For use in the process of the invention, the acid group-containing acrylic polymers prepared as described above should preferably have a molecular weight on a weight average basis of about 5000 to 500,000, more preferably 10,000 to 100,000, most preferably 25,000 to 50,000, as determined by gel permeation chromatography using a polystyrene standard.

The acid group-containing acrylic polymer is treated with a base to form a water-dispersible salt thereof. Examples of suitable bases are inorganic bases such as sodium and potassium hydroxides. Preferably the base is an amine. Examples of suitable amines are water-soluble amines including ammonia, primary, secondary and tertiary amines including hydroxyalkyl amines. Examples include ethanolamine, diethanolamine, N-methylethanolamine, dimethylethanolamine, methylamine, ethylamine, diethylamine, trimethylamine, triethylamine and morpholine. The acid group-containing polymer is at least partially neutralized, usually to the extent of at least 20 and more usually at least 40 percent of the total theoretical neutralization.

After the acid group-containing acrylic polymer has been treated with a base, it is dispersed in aqueous medium. The step of dispersion is accomplished by combining the neutralized or partially neutralized polymer with the aqueous medium. Neutralization and dispersion can be accomplished in one step by combining the acid group-containing acrylic polymer and aqueous medium which contains the base. The polymer (or its salt) can be added to the aqueous medium or the aqueous medium added to the polymer (or its salt). The pH of the dispersion is preferably within the range of 7.0 to 9.0.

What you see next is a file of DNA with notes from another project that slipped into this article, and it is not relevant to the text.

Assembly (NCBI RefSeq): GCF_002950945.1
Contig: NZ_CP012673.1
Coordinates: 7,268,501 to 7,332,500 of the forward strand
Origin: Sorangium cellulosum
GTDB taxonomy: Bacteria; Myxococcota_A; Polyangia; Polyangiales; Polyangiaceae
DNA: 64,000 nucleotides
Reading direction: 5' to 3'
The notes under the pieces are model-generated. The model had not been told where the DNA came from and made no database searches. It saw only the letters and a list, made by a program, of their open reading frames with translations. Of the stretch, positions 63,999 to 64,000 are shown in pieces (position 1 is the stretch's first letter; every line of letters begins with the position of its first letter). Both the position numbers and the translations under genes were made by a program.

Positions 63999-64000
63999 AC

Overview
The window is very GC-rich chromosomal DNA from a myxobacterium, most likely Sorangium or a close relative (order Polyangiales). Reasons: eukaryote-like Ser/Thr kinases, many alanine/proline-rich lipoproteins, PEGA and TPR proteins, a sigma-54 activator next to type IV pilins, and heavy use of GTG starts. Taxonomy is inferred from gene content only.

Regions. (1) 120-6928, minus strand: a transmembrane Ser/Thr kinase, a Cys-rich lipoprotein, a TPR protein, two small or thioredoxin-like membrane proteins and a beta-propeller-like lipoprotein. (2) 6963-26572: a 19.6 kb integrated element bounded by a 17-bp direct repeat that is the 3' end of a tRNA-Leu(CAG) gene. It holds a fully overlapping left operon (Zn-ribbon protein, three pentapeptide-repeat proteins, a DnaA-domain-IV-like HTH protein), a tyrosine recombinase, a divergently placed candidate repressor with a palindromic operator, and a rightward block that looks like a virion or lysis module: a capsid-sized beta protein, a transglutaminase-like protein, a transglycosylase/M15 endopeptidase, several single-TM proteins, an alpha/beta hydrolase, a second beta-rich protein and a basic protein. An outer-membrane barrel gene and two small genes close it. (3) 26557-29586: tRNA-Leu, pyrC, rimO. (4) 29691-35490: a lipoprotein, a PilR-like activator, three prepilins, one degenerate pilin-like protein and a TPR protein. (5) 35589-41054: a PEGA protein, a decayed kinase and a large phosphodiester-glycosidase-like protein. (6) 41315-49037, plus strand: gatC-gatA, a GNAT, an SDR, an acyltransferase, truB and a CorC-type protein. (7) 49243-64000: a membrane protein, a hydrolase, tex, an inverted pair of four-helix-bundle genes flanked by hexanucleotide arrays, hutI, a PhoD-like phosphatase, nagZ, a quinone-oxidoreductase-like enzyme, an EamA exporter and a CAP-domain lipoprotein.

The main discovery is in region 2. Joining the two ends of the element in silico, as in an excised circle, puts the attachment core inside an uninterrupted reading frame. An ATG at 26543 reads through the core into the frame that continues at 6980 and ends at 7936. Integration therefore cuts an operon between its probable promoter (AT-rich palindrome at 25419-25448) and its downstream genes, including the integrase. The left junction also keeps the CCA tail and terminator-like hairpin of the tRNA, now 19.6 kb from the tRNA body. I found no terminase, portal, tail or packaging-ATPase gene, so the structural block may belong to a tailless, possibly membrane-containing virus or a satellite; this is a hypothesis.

The neutralized or partially neutralized acid group-containing acrylic polymer serves as a dispersant for a subsequent polymerization of the dispersed phase of an alpha, beta-ethylenically unsaturated monomeric component which includes an epoxy group-containing monomer. The epoxy group-containing monomer should be present in amounts of about 1 to 7, preferably 1 to 5 percent by weight; the percentage by weight being based on total weight of the polymerizable monomers used in preparing the polymeric product. Amounts of less than one percent result in poor curing properties, whereas amounts greater than 7 percent present gelation problems. Also, to avoid gelation, the molar ratio of acid used to prepare the acrylic polymer dispersant to epoxy group-containing monomer should be at least 3 to 1 and preferably at least 4 to 1.

Examples of epoxy group-containing monomers which contain alpha, beta-ethylenic unsaturation are, for example, epoxy-containing vinyl monomers such as glycidyl acrylate and glycidyl methacrylate, which are preferred, and monomers such as allyl glycidyl ether, N-glycidyl acrylamide and vinyl cyclohexane monoepoxide.